One theme. One poet. One memoirist.

Wednesday, June 9, 2010


Theme for this week: Travel.

I love sea creatures. I have loved fish, certainly, since I was a child--the result of spending summers on a lake. They provided my first lessons in ecology, biology, cooking, and perhaps strangely, reproduction. As I grew older, I became more fascinated by deep-sea fish, the cruel mechanics of their evolution, the desire simply to survive. In high school, I had the opportunity to study oceanography, and I fell in love with sea turtles and sea anemones. My parents once took me snorkling in the Caribbean where I looked a brain coral and eels up close. My greatest desire is to go down in a deep-sea submersible and see some of these amazing animals in their natural habitats.

On Tuesday, my last day in Seattle, my friend Rich had to work. I popped in my headphones and walked down to the Seattle Aquarium. It is the first time I have been to an aquarium since I was very small, and my parents took me to the one in Chicago. I don't remember very much about that one, except eating some fishsticks and walking into the building. I haven't been back as an adult, so I was pretty excited about getting to spend an entire day wandering around looking at fish.
(Domed Tank, Seattle Aquarium)

It was marvelous. I had been traveling for about a week at this point, staying first with friends in Portland and then with Richard in Seattle, so I had very little time to myself. I was feeling a little out-of-sorts (as will happen to an introvert who doesn't get any time to herself) and the opportunity to wander around a new city without any demands on my time or attention was a beautiful experience. Add to that the opportunity to see starfish, sea horses, fish-eating aneomones, sea urchins, seals, otters, pelicans, clownfish, giant prawns, jellyfish, and octopi, and I was (pardon the colloquialism) happier than a pig in shit.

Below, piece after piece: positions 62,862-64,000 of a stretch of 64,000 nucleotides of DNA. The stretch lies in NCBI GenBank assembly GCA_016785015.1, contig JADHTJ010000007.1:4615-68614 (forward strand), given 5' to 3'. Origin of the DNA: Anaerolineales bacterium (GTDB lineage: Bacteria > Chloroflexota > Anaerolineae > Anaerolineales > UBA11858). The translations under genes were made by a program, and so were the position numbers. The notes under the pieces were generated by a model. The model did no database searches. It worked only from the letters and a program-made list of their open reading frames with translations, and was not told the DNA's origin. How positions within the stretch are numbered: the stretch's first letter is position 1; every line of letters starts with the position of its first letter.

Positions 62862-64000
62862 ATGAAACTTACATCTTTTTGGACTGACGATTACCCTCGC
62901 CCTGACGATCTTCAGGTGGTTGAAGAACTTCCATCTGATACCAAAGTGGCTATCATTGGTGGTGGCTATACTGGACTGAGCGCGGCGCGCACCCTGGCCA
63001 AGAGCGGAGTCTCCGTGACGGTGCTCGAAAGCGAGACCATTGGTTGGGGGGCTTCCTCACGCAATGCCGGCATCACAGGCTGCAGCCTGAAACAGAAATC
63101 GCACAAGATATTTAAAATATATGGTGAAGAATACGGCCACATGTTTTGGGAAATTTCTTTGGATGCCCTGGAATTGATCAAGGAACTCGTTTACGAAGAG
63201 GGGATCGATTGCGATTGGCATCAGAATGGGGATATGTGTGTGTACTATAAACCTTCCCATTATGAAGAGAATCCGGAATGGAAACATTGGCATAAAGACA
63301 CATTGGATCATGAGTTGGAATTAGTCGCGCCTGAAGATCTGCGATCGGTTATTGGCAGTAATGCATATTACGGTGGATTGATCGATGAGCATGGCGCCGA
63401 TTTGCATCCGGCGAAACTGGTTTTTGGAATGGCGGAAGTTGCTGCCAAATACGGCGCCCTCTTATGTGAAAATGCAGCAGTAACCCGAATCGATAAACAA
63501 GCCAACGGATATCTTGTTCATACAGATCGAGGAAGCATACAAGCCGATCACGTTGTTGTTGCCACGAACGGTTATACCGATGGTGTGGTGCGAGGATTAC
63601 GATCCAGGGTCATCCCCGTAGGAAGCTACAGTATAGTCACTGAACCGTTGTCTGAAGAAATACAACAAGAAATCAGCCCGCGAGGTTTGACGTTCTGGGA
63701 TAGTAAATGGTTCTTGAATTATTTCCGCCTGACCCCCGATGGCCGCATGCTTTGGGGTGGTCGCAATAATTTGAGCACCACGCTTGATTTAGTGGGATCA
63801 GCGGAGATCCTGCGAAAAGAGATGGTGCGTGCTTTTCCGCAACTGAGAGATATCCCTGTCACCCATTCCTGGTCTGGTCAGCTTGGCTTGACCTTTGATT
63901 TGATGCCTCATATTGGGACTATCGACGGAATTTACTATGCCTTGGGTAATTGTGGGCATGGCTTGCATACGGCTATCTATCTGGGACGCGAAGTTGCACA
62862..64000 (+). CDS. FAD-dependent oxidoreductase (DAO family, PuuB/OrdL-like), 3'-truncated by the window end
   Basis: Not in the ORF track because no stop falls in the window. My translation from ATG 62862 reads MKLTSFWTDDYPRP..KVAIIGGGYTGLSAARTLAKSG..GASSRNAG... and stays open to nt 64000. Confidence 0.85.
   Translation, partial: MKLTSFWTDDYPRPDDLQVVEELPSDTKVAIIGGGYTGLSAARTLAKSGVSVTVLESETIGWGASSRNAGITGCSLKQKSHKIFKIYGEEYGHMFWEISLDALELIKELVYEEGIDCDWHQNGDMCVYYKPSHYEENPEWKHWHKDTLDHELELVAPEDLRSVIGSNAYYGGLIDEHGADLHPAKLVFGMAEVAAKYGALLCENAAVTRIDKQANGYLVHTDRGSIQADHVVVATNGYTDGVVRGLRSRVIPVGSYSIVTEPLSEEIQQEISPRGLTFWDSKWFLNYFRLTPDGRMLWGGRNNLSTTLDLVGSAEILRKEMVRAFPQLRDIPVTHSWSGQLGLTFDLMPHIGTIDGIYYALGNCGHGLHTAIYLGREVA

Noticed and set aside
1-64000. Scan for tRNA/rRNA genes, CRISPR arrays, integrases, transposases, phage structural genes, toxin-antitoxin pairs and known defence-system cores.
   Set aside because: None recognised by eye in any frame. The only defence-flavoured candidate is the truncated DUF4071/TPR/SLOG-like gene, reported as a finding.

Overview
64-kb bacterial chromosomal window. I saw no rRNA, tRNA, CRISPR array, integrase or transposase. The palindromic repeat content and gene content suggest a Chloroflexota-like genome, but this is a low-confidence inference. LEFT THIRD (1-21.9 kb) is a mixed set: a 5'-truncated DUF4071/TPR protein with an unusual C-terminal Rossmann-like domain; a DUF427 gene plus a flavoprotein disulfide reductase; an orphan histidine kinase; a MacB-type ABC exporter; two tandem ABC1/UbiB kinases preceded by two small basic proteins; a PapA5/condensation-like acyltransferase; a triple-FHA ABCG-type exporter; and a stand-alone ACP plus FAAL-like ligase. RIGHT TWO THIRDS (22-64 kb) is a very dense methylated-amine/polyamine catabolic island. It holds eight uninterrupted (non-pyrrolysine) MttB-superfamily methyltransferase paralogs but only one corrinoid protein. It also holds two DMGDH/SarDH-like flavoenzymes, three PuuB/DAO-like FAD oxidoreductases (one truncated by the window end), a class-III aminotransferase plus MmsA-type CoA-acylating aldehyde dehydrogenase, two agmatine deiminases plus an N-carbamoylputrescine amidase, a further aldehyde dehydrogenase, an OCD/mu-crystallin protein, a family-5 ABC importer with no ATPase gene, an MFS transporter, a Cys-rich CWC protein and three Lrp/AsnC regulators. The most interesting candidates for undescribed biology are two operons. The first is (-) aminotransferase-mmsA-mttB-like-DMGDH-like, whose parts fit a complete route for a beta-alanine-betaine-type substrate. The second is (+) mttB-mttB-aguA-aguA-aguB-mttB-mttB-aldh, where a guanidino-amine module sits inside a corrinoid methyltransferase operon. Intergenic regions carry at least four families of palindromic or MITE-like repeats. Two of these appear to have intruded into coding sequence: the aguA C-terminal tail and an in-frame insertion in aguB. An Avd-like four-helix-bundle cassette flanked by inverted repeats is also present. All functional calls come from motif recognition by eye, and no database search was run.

What fascinates me most about marine life is its combination of easy gracefulness and its strength and--frankly--terror. I love that it many species manage to be both beautiful and resilient. Adaptable. Even those species of fish that are most grotesque, the ones that live below the photic zone in the ocean and the sort of things that exist only in your nightmares--all sharp teeth and blind eyes--amaze me in their brute strength, their ability to survive despite all odds. I am captivated and stunned by the ocean. In its beauty and grace. Its adaptations and grotesqueness.



With one tentative finger I reach into the cool water
and gently prod its bony ridges. The animal--
or maybe fish?--does not move, but accepts my poke.
It is the first starfish I have seen in many years,
since my parents took me to the aquarium
as a curly-haired, serious little girl, Or, perhaps,
it was before that. My grandmother brought back
one that washed up on the shore.
She kept it on a shelf in a curio cabinet,
along with a small Irish prayerbook,
some pictures of Ellis Island,
and an icon of Saint Christopher,
with a small votive candle burning before it.

1 comment:

  1. Wonderful. I like that you're traveling not only to a new place but also through time.

    One of my writing profs in college always told us to remember the "rosary in the handbag." It was his way of reminding us that the smallest details about a character speak volumes. That's the sense I get when reading many of your poems. You're good about showing the rosary in the handbag. Here, the trinkets on the curio cabinet perform this function. They tell me who your grandmother is and, by extension, who you are.